France Describing Its Huge White Hydrogen Discovery

Aaron Foyer
Courtesy of Pintrest

Over the summer, drillers in France were exploring for natural gas and accidentally discovered a natural deposit of hydrogen. It turns out the deposit is less sparkling wine and more Dom Pérignon Champagne magnum.

What happened: While drilling in Lorraine, an eastern region of France near the German border, researchers noticed high levels of hydrogen being produced. The deeper the team drilled, the higher the concentration of the clean gas. After crunching some numbers, the discovery looks to be the largest deposit of white hydrogen in the world.

  • White hydrogen is hydrogen produced naturally underground, existing in its natural form in a reservoir. This differs from other sources of hydrogen, like that produced from electrolysis or steam reforming, produced by chemically reacting other substances.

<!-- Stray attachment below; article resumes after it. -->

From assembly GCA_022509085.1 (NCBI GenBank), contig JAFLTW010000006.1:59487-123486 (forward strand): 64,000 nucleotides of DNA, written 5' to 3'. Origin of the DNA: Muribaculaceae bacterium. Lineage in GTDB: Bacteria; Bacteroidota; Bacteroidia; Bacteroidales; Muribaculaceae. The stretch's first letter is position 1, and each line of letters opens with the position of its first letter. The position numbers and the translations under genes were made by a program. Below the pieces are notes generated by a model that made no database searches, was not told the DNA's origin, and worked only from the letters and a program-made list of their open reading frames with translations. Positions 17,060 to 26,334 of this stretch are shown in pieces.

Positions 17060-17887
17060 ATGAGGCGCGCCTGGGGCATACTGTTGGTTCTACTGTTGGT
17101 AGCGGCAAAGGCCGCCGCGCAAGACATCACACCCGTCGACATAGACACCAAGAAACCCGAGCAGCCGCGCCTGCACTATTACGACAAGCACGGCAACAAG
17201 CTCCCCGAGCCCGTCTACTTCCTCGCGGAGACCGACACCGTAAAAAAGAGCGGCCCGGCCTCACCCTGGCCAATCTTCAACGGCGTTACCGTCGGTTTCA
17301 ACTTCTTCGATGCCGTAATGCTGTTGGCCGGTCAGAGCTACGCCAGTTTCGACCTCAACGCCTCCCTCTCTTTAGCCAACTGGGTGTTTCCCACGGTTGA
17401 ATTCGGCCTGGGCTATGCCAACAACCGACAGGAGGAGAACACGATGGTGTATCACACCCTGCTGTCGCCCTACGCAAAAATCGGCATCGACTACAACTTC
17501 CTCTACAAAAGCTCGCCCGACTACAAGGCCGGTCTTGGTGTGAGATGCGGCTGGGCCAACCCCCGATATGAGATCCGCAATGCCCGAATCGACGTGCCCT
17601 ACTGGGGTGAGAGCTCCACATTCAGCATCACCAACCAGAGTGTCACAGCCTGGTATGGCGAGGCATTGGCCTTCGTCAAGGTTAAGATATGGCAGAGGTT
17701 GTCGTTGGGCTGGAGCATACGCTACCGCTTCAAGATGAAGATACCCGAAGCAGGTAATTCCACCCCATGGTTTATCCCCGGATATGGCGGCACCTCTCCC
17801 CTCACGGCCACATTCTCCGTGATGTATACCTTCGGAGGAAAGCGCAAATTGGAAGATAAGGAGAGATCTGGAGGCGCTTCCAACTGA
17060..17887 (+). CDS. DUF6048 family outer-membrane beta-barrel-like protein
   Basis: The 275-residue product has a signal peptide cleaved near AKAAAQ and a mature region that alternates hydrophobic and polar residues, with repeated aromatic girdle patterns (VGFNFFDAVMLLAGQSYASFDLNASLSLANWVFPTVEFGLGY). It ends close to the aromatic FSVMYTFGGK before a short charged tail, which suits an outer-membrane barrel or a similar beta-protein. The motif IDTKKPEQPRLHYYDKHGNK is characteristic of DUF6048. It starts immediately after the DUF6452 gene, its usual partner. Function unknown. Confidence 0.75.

White hydrogen is also environmentally friendly. According to the World Bank, it has a lower carbon intensity even compared even to green hydrogen made using renewable electricity.

C’est grand! With limited drilling data, there is still a wide range of estimates. But early numbers indicate the reservoir could contain between 6 and 250 million tonnes of hydrogen, per CNN.

  • For comparison: In 2022, global hydrogen use stood at 95 million tonnes, according to the International Energy Agency.

Drilling boom? According to the World Economic Forum, elected officials from nearby towns are eager for continued exploration. Hydrogen has not typically been a gas targeted by explorers but could lead to significant economic opportunity.

Even nearby Switzerland announced plans to search for hydrogen deposits.